The people of Haiti voted for Jean-Bertrand Aristide for president because his radical rhetoric promised a clean break from the Duvalierist past. They voted against the thugs of the Tontons Macoute, who enforced the Duvalier family dictatorship for 29 years ending in 1986 and still claim power and privilege. They voted against despair in the hemisphere's poorest country. They voted for hope, and for more hope than other decent candidates among the 11 could promise.
Four days after the election, with no more than 15 percent of the vote officially counted (in which he had a commanding 65 percent), the United States and France had declared Father Aristide the victor. He remained silent, but his party co-leader, Evans Paul, came forward. Yes, Mr. Paul thinks Father Aristide won the presidency without the need for a run-off election. No, he does not think their party won a majority of the 110-seat national assembly. It will seek coalition.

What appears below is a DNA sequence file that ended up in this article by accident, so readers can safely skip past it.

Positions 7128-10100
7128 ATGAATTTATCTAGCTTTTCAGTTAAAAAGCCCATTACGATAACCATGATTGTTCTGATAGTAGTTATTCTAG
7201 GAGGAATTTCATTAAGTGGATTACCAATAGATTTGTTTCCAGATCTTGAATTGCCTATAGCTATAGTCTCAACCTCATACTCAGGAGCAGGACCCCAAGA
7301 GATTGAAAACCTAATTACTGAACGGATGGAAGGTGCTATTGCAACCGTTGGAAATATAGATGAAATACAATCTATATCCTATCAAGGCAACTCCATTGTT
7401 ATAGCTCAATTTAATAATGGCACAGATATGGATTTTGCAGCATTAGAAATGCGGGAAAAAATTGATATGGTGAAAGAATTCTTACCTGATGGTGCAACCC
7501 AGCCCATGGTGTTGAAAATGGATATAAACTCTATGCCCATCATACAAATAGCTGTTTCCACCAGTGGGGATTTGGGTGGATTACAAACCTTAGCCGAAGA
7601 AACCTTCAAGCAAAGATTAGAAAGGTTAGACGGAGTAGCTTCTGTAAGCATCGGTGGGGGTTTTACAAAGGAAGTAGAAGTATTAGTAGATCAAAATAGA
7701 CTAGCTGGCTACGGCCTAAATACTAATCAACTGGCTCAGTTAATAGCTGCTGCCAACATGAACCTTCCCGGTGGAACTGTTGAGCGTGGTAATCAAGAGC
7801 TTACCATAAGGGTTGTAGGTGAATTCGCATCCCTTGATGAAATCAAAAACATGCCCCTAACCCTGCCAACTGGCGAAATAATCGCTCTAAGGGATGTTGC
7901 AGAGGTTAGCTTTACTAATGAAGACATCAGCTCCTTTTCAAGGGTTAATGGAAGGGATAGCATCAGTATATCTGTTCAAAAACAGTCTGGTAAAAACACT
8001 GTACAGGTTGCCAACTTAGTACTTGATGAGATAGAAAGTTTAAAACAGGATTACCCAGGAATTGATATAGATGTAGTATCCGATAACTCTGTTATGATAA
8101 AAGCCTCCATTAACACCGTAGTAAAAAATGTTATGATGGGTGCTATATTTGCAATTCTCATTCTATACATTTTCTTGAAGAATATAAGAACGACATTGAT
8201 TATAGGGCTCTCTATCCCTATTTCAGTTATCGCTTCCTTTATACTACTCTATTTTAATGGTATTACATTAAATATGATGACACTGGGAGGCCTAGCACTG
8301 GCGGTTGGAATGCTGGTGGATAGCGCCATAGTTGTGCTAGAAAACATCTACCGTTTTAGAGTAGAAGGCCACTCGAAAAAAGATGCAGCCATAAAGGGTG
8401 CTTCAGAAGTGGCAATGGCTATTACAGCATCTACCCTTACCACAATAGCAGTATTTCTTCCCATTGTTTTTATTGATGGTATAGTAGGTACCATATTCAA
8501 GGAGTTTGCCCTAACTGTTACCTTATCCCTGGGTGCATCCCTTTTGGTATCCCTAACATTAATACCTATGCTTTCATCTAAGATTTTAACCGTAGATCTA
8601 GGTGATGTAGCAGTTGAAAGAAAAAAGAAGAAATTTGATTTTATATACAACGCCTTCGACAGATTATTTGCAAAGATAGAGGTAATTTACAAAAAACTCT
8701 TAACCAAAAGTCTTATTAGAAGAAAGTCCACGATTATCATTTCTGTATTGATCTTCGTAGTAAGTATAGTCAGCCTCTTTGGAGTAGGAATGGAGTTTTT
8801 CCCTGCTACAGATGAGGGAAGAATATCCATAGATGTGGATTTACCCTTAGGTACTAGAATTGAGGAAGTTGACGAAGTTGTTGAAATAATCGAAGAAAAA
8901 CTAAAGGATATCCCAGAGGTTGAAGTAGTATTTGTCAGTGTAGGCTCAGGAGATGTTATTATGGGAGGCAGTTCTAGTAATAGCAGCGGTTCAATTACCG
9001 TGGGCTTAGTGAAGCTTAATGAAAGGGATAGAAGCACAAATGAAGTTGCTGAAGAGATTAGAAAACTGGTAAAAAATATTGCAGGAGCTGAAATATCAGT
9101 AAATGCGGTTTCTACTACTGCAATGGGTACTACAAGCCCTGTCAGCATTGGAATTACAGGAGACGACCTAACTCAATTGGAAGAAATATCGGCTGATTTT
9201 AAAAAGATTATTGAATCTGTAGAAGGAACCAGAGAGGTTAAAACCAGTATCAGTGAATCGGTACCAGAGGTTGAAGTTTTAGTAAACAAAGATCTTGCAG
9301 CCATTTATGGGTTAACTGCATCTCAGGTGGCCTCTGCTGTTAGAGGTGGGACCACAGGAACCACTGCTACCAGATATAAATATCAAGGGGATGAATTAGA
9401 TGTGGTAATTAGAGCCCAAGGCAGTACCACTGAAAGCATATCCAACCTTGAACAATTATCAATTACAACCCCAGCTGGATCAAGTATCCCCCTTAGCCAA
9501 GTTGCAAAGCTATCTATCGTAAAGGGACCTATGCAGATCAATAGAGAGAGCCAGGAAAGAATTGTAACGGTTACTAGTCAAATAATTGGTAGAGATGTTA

Father Aristide is prepared to quit the priesthood to govern if the Vatican so wishes. He was booted out of his order for espousing liberation theology, with its revolutionary implications. He is only 37, shy and retiring, but turns to fire when exhorting the people to claim the freedom and justice to which they are entitled. Small wonder the forces that tried to assassinate him in the past swore not to let him come to power now. Father Aristide's apparent landslide support should intimidate the army from preventing his accession. The people would not stand for that.